According to Goldstein, the man in the jeep had with him a cigarette lighter in the shape of gun. Goldstein said that this man slapped him across the head when he made “a smart remark”. Goldstein said that he“wasn’t too happy about being slapped”. According to Epstein , the larger of the two men who had entered the Toyota at the service station gave Goldstein a punch with his right hand to the left side of Goldstein’s face. According to Epstein, “it was a big punch and I heard a big crack when it connected.”

      One of the men asked Goldstein for his jewellery. Goldstein refused to give it to him but the man took it off him. The jewellery comprised a chain with a pendant, a bracelet and a ring that he was wearing on his little finger. All the jewellery was made of gold. Goldstein also handed over his wallet. The men looked through the wallet and returned it. There was no money in it.

      The man sitting on Goldstein’s side then told him to hand over his mobile telephone. Goldstein complied with this instruction. He did not get the telephone back.

      According to Epstein , whilst sitting in the car, Goldstein “put his head down towards his lap” and “groaned”.

      After Goldstein was told to get the additional money, he made a telephone call. The group drove on to Epstein’s house in Kensington. He had told the men that he had $1,000 to $2,000 in cash at his home. On the way he telephoned his younger brother, Danny. He told Danny to get “all the money” out of the right hand pocket of their mother’s fur coat. Unbeknown to Epstein and his brother, their mother had removed the $2,000 from the right pocket but there was $10,000 in the left pocket. Danny thought the $10,000 was the money that he should bring, and did so.

      Epstein told Danny to walk to the jeep at the end of the street, hand the money to him and walk away. Danny did more. He handed Epstein a box that contained approximately 1,200 blue ecstasy tablets as well as the $10,000. Epstein handed the box to the appellant who retained the contents.

      In the meantime, Sheslow (who was a friend of Goldstein and Epstein) had been telephoned by Goldstein. By now it was after midnight. After receiving the call, Sheslow drove one Danny Spiecer (who had also received a call from Goldstein) and Daniel Aron (who had received a call from Sheslow) to an ATM in Rose Bay. There, the three men withdrew about $800 which Sheslow kept.

      An arrangement was then made by telephone for Sheslow to deliver the money so withdrawn to Goldstein, outside Goldstein’s home. Goldstein was still in the jeep with Epstein and the other men. The three men proceeded to Goldstein’s home in Sheslow’s car. When Sheslow saw Epstein ‘s vehicle he drove slowly past it and, without stopping, stretched out his arm and passed the money to Goldstein who was seated in the right rear passenger seat. Sheslow kept driving and turned his headlights off to ensure that he was not followed. He could not see well because of the time of night and the lighting. Nevertheless, he said that when he passed the money to Goldstein he noticed that he looked as if he had been crying, as did Epstein .

      After receiving the money from Sheslow, the appellant asked Goldstein if family was important to him and said:“If you go to the police your family is dead.”Goldstein was then released, having been in the car for an hour to an hour and a half. His jewellery was returned, but not his telephone.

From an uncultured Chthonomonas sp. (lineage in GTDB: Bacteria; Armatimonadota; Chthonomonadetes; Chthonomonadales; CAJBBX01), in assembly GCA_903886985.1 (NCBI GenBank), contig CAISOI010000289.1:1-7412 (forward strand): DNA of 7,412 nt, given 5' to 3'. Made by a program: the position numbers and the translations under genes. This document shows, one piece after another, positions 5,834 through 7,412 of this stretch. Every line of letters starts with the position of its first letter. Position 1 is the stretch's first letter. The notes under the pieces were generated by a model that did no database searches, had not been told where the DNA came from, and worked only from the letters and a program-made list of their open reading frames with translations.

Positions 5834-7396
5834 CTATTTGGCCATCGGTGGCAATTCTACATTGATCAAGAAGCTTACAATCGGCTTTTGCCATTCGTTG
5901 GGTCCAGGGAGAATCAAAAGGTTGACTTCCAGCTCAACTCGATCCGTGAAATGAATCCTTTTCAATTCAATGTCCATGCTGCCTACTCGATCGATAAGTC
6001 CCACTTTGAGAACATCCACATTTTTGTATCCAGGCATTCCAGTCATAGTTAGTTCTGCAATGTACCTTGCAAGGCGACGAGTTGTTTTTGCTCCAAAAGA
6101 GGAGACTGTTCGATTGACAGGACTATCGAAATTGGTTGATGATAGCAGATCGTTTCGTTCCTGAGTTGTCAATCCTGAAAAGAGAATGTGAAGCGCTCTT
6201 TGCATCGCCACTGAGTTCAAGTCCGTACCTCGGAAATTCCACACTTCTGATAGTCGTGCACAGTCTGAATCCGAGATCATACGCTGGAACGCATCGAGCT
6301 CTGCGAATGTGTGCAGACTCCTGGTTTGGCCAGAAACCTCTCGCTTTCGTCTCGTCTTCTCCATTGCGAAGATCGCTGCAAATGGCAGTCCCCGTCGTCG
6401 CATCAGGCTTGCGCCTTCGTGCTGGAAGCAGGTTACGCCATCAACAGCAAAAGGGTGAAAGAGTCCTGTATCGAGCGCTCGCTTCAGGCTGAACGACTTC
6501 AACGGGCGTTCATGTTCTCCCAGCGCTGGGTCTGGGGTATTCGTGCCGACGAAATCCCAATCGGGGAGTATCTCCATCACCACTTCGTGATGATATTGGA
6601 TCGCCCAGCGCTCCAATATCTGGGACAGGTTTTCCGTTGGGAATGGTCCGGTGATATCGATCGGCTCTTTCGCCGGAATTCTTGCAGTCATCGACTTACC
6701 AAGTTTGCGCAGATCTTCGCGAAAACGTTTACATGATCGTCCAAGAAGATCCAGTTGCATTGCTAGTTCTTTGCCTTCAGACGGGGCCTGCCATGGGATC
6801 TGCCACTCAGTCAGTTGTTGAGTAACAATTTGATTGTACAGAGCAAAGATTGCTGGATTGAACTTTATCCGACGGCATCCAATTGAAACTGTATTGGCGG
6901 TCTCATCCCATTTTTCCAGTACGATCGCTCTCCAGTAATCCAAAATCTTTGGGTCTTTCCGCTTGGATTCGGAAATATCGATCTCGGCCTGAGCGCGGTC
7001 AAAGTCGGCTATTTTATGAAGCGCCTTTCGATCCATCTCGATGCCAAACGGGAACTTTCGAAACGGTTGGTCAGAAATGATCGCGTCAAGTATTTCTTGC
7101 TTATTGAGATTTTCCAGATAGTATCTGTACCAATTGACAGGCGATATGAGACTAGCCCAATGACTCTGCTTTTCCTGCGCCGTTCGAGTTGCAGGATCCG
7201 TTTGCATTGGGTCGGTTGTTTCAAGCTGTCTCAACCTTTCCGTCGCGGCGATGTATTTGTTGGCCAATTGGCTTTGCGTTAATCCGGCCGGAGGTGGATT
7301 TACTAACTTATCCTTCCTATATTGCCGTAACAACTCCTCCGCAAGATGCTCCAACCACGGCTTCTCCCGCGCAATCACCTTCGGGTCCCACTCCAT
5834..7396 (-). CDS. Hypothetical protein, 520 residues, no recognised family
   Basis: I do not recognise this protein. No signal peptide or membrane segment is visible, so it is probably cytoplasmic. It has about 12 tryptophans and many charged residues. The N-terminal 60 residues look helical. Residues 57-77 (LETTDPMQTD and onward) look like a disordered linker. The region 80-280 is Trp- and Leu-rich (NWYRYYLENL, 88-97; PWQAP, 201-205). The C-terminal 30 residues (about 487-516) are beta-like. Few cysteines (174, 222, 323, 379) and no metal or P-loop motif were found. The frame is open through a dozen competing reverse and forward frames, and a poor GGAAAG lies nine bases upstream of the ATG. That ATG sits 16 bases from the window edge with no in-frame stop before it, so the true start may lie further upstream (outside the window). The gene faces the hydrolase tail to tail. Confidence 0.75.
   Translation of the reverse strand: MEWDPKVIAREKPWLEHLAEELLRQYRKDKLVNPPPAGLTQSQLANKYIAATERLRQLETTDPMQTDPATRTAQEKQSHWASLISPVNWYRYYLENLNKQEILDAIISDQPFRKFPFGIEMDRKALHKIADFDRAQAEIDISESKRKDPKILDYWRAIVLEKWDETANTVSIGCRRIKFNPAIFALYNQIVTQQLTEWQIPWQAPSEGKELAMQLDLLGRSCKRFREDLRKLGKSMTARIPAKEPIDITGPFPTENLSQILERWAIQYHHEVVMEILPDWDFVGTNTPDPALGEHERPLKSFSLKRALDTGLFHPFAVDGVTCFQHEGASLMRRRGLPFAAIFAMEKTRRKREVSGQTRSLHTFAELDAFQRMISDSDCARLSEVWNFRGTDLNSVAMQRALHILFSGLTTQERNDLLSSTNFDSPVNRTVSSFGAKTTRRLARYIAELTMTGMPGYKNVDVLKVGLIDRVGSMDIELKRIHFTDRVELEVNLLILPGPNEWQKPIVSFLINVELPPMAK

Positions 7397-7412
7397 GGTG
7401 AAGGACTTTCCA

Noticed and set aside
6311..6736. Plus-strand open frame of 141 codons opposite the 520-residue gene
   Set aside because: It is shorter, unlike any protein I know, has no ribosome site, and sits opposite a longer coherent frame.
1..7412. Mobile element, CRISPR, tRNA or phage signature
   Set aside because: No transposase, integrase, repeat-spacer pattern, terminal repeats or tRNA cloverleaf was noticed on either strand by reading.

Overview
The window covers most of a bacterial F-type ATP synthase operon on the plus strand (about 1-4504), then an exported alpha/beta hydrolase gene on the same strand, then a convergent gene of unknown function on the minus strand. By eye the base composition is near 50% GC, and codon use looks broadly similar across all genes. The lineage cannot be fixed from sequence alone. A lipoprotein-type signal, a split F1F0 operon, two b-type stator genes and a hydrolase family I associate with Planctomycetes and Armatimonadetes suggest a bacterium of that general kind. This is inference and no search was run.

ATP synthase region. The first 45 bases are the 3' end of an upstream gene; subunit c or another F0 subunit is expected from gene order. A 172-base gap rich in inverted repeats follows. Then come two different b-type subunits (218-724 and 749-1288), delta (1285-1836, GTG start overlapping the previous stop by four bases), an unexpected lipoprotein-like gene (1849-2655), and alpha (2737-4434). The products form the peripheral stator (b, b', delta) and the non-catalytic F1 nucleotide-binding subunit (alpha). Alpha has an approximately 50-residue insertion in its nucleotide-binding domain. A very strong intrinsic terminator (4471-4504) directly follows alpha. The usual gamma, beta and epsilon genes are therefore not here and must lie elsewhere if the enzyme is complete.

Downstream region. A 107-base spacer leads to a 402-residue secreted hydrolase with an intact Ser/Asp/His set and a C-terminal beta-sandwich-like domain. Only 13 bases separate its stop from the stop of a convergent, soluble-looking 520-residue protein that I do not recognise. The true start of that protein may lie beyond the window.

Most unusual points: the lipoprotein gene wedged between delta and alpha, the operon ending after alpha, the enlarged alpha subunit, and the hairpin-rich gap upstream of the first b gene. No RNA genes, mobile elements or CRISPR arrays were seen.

On one of the occasions Goldstein was slapped, one of the men in the car said:“He’s here to pay a debt, leave him alone”.

      Salah then drove Epstein home. According to Epstein , Salah said to him that if he went to the police, his family would be dead and he would be dead. Epstein said that Salah told him:

      “Now that you have no money you’ll be selling my coke. You’ll get it for $4,500 an ounce and it will be pure and untouched, and if you go to anyone – if you buy off anyone else you’re dead”. and “You’ll even be selling our pot.”

      Epstein ‘s right eye was bruised, his left eye was sore and he had bruises on his head. He did not seek medical attention for any of his injuries.


      So, how did Danny manage to accidentally hand over all those pills?  What was this thing with the family all hiding money in mum’s fur coat?  Where did Danny get the box with the pills from?  Was it, too, in the fur coat?  (We all know about “Lucy in the Sky with Diamonds.” Does this suggest a fresh reading of The Lion the Witch and the Wardrobe?)  Did Epstein bring this whole thing down on himself by not paying his creditors on time or not monitoring his receivables with sufficient care?

      And who squealed?  It doesn’t look as though Epstein was likely to want to tell the police about this.   For what it’s worth, my own guess is that the police caught someone with the pills or maybe there was some incident involving the jeep (it’s not clear whether that was given back to Epstein), and the trail led back either via Salah directly to Epstein, who then told the story and went crown evidence either to save his skin orto get a reduced sentence.

      I know it is heartless of me, but I find parts of this story pretty funny.  In a couple of places the humour arises because of some details in the story have been left out.  Perhaps it lacks dramatic structure, but I can’t help thinking it would make a good film or telemovie.  Knowing the places where these events occurred also adds a certain picquant charm.

      Luckily, no-one was seriously hurt on this occasion.  The threat was all, provided it produced results, that is.  In fact, the honour-amongst-thieves element (ie, the solicitude, probably part of a good-thug-bad-thug routine, shown for Goldstein by one of the standover men) is almost touching.

      Anti-drugs crusaders are inclined to cite this sort of drug-related crime as further proof of the evil of drugs.  My own feeling is that the argument goes the other way.  It’s the law of the jungle out there because of the laws against drugs.  The accusations against international pharmaceutical companies are many, but they mostly deal in inducements rather than threats, and you don’t find many pharmacists having this sort of problem with their suppliers or would-be suppliers.

      Further afterword, 2013: “Epstein,” his brother and his mother moved to St Ives. As they were subsequently all convicted of either cultivation or supply I suppose they cannot be harmed if I mention that you can read the original of this “true story” in the judgment of the Court of Criminal Appeal hereor here.